President Accepts a Higher Aid Cap

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Washington--The White House and Senate Republican leaders have agreed to a fiscal 1986 budget compromise that raises the family-income ceiling for eligibility for federal student aid to $60,000.

According to early reports, the budget compromise calls for the elimination of impact aid "B" payments, general revenue sharing, and cash subsidies for students from moderate- and upper-income families participating in the school-lunch program.

The new income cap for federal financial assistance to college and university students is the major new element of the budget package--a compromise that calls for a more modest increase in military spending and savings in Social Security payments.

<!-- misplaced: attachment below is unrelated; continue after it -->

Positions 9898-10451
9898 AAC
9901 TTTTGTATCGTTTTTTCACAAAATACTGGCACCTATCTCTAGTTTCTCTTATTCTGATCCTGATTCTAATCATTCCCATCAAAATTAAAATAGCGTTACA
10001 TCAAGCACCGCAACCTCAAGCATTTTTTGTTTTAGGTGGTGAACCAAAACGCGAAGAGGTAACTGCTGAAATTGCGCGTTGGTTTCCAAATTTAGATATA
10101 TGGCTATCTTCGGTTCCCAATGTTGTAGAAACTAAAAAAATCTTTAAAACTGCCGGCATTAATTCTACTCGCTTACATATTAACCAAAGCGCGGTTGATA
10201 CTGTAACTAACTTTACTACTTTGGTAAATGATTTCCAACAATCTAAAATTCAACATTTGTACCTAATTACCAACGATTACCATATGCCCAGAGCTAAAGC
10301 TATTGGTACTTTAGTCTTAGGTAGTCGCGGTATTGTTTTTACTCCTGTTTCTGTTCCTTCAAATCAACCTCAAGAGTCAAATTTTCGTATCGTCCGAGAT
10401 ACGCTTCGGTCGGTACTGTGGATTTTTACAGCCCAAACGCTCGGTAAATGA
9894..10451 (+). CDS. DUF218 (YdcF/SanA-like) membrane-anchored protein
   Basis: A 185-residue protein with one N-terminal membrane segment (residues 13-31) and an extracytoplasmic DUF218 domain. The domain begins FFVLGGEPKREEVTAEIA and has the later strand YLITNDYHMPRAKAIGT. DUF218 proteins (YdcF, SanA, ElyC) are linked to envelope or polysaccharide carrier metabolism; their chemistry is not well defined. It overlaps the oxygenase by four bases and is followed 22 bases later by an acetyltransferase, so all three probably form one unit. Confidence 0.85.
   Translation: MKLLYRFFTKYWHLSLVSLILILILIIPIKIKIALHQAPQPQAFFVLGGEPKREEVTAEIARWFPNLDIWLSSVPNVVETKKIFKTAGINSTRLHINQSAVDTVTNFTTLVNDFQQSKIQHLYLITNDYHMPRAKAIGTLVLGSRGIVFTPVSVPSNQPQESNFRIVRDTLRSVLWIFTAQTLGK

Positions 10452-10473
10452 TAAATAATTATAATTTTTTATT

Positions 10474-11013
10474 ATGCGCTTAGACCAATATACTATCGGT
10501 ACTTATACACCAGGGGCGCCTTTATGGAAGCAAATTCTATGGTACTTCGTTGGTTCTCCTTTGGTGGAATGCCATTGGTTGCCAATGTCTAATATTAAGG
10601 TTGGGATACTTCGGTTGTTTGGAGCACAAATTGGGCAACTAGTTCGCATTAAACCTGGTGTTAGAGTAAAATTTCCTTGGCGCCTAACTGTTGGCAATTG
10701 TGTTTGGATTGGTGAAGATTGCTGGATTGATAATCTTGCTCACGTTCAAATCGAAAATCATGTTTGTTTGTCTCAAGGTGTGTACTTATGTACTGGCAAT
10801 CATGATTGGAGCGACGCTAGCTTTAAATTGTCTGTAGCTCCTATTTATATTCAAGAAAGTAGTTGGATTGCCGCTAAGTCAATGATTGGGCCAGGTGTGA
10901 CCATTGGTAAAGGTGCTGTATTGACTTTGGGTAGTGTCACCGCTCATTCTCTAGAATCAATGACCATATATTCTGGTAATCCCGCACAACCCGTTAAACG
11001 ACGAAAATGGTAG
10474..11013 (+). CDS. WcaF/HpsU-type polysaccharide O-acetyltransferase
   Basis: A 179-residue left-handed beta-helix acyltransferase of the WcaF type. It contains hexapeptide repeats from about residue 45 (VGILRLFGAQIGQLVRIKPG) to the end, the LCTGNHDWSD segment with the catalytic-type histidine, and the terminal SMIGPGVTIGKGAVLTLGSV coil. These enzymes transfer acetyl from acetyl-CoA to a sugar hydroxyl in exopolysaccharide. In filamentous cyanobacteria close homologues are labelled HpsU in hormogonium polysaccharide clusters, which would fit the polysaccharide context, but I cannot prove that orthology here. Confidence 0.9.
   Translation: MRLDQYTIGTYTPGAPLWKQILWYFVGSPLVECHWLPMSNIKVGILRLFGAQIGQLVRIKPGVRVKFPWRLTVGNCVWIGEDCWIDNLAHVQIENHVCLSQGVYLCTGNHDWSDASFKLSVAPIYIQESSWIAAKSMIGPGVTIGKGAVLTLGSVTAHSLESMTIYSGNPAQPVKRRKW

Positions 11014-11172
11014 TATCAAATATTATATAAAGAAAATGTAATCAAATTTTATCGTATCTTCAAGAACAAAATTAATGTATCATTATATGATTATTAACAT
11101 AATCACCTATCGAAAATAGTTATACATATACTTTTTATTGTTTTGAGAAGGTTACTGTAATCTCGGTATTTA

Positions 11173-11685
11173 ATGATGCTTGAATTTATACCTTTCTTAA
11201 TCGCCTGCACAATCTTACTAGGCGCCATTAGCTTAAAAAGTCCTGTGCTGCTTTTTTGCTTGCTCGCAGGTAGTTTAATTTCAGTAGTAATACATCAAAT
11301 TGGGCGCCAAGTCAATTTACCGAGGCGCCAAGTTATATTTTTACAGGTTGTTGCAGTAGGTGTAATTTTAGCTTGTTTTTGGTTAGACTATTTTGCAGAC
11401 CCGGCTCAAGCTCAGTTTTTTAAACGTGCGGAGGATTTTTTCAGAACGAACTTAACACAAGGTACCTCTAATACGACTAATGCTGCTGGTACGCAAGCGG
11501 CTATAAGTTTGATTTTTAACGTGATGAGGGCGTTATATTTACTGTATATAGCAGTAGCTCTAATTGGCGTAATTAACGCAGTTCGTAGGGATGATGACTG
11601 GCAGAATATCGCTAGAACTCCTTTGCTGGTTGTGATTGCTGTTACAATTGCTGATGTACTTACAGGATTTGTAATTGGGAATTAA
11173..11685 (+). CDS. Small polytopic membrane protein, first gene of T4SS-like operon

The Administration had initially proposed a family income of $32,500 as the eligibility ceiling for federally subsidized loans.

The agreement would reportedly establish a limit for the total amount of federal aid a student could receive, though it would be higher than the $4,000 limit sought by the Administration.

As the Senate Budget Committee recommended, the major elementary- and secondary-education programs would be frozen--without allowing for inflation.

This compromise marks a key step in the long road to final Congressional approval of a budget for the year that begins Oct. 1.

The package, which the Republicans claim would save $52 million in fiscal 1986, is likely to reach the Senate floor later this month, after the Easter recess.--jh

Vol. 04, Issue 29

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